Alfa 4C vs 33 Stradale

Alfa's stunning new coupé comes face-to-face with its legendary supercar forebear.

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By using cars such as the sensational 33 Stradale as visual inspiration, and mixing in the latest composite chassis technology, plus one of the world’s best turbos, Alfa has shown it still has the desire to excite. The Cayman-rivalling 4C is just what enthusiasts have been demanding for years: an affordable rear-wheel-drive sports car. And it stands up well when compared with its illustrious forebear. We’re looking forward to getting behind the wheel of the newcomer next year.

The halls at Alfa Romeo are already full of stunning machinery. But recently, the firm has added another mouth-watering model – in the shape of the incredible 4C. This Porsche Cayman-rivalling coupé wowed visitors to March’s Geneva Motor Show, and is set to go sale next year. It’s only the second mid-engined Alfa ever... and we’ve brought it together with the first!

The stunning 33 Stradale – even by Alfa’s own illustrious standards one of its rarest and most beautiful creations – was arguably the marque’s first-ever supercar. But with its compact dimensions, curves and mid-engined layout, it’s providing inspiration for a new generation of models.

Yet while the 4C gives Alfa an affordable fast car with a price tag of around £40,000, the 33 Stradale was never meant for such wide appeal. It debuted at the 1967 Turin Motor Show, and was designed as a roadgoing racer, sharing components with the Autodelta Alfa Romeo T33.


When sales started in 1968, it was the most expensive car in the world, costing around £10,000. In all, only 18 examples were produced – and models such as this are now worth up to £750,000!

But while the 33 Stradale and 4C are poles apart on price, they’re similarly sized and share styling cues. “Even though there are 44 years between them, the organic shape is as relevant now as ever,” Fiat design boss Lorenzo Ramaciotti told us. “But we didn’t want the 4C to be a retro car. We wanted it to be in touch with its ancestor, yet still be a modern design.”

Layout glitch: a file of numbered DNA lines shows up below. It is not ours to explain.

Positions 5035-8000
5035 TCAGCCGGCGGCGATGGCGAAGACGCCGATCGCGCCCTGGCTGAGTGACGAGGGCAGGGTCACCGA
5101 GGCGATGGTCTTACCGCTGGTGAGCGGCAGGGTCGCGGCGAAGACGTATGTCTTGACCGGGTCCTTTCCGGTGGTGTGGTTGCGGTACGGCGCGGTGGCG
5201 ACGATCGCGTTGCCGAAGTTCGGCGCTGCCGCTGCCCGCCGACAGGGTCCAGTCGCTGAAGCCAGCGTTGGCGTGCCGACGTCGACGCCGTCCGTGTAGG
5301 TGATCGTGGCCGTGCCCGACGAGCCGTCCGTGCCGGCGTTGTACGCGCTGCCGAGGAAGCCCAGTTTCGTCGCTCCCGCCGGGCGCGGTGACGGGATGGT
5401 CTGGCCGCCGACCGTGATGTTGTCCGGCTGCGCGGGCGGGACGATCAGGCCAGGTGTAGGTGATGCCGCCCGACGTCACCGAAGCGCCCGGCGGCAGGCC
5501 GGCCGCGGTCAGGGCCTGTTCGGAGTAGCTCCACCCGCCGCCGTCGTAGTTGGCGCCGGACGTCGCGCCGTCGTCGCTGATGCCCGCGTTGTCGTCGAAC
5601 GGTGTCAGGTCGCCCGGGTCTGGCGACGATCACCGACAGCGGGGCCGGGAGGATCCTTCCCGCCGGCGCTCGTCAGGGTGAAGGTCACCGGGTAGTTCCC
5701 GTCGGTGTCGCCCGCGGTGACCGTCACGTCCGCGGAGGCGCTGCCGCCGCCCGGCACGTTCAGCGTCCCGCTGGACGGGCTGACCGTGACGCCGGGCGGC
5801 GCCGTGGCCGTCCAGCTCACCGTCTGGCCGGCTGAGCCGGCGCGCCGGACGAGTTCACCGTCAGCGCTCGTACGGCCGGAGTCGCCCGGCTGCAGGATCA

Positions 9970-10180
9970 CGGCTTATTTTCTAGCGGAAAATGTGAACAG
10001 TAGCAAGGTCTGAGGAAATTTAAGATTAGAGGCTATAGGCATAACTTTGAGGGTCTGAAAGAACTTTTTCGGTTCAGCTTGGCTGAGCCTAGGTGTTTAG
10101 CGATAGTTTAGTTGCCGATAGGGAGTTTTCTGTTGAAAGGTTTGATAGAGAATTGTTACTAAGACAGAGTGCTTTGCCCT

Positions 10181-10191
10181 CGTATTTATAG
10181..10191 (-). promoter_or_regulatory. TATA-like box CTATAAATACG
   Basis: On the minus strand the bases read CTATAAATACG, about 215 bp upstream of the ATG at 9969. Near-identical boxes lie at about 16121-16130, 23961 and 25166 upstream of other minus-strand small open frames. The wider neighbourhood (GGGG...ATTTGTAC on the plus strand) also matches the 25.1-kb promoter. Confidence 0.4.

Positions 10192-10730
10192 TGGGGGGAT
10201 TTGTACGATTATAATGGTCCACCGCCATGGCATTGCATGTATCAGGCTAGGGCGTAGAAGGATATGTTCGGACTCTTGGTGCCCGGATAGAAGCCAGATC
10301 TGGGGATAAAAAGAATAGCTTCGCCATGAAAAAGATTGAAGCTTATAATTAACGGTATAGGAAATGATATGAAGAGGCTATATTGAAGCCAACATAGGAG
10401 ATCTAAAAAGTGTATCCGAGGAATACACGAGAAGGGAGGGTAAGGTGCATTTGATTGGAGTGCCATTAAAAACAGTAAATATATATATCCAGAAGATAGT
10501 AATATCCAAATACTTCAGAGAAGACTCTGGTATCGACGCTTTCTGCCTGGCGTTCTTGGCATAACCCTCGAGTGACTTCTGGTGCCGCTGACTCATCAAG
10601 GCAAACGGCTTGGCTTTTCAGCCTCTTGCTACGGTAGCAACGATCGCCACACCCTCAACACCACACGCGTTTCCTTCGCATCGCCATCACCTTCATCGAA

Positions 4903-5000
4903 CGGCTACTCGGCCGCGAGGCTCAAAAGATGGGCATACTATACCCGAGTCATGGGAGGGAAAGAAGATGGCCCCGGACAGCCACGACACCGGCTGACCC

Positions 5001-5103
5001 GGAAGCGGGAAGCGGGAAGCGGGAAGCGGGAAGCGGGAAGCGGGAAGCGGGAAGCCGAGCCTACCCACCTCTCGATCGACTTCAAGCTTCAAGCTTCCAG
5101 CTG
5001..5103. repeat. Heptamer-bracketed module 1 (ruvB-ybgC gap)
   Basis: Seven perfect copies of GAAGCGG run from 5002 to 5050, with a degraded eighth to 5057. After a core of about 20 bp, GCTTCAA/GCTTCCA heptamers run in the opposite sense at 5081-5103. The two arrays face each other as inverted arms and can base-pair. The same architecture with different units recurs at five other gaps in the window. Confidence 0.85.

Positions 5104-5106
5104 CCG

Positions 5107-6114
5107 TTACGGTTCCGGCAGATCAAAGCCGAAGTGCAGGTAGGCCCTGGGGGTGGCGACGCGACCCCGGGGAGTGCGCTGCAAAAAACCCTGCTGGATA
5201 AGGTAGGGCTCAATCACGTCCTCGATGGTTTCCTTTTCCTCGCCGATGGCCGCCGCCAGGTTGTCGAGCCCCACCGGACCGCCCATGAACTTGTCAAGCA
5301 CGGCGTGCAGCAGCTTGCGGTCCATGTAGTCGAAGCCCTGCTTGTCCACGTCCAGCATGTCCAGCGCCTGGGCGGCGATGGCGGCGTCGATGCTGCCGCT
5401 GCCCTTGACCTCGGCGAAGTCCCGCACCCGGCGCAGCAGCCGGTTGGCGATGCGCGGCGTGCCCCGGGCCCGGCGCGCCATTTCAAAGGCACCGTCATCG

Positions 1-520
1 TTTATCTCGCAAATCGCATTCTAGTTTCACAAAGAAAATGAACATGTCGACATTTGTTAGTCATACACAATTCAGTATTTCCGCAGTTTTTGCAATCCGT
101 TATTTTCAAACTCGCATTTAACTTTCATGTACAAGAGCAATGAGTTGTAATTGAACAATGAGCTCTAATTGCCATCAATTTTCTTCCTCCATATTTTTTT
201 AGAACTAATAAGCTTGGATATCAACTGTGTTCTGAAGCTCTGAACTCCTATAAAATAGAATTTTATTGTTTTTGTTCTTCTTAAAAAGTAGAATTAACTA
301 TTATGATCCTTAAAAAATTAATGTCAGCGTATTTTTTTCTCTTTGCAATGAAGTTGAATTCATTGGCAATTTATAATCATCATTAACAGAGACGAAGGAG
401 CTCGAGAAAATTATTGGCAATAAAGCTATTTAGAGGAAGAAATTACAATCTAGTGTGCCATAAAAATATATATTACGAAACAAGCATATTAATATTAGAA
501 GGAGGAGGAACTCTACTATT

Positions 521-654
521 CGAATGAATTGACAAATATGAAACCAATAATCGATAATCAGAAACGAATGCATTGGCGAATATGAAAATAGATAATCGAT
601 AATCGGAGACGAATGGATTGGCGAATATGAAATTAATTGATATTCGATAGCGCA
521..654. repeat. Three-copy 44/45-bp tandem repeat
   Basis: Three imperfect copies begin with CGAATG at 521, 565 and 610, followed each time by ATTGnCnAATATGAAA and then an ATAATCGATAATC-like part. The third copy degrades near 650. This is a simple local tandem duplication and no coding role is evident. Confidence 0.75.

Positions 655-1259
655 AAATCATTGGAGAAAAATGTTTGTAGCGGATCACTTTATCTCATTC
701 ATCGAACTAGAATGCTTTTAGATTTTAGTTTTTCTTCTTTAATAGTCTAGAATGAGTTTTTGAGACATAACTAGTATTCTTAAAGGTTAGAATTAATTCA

You can see that in the pert tail, the short overhangs and especially in the air intakes on the rear arches – yet as Ramaciotti explains, the 4C is thoroughly up to date, mixing cues with its bigger brother, the 8C Competizione supercar.

While you don’t climb in via a set of ‘butterfly-style’ doors as you do in the 33 Stradale, the 4C is hardly lacking in concept car glamour, with its outlandish shapes and colours. But you can expect the production model to borrow from the 33 with a simple, functional cabin.

Under the skin, the 4C is very modern indeed. It uses an evolution of the composite chassis and tub that was created by Italian firm Dallara for KTM’s X-Bow. The composite cockpit remains, but significant tweaks have been made to incorporate a pair of doors, while the front and rear subframes are built from aluminium. This keeps weight below 850kg.

Power comes from a 250bhp version of the 1.75-litre petrol turbo found in the Giulietta – this drives the rear wheels through Alfa’s TCT twin-clutch gearbox, which features paddleshifters on the steering wheel.

Its predecessor is even lighter, though, with aluminium bodywork and a structure unburdened by today’s crash-protection regulations. Weighing only 700kg, it uses a 2.0-litre dry sump V8 with an incredible rev limit of 10,000rpm. In roadgoing trim, the engine produces 230bhp at 8,800rpm – although track versions could be uprated to 270bhp.

The race-style engine powers the rear wheels through a six-speed manual transmission, and propels the car from 0-60mph in 5.5 seconds. Its modern-day spiritual successor is expected to be equally fast and enormously exciting to drive. It marks a new chapter for Alfa – and we can’t wait to sample it on the road.

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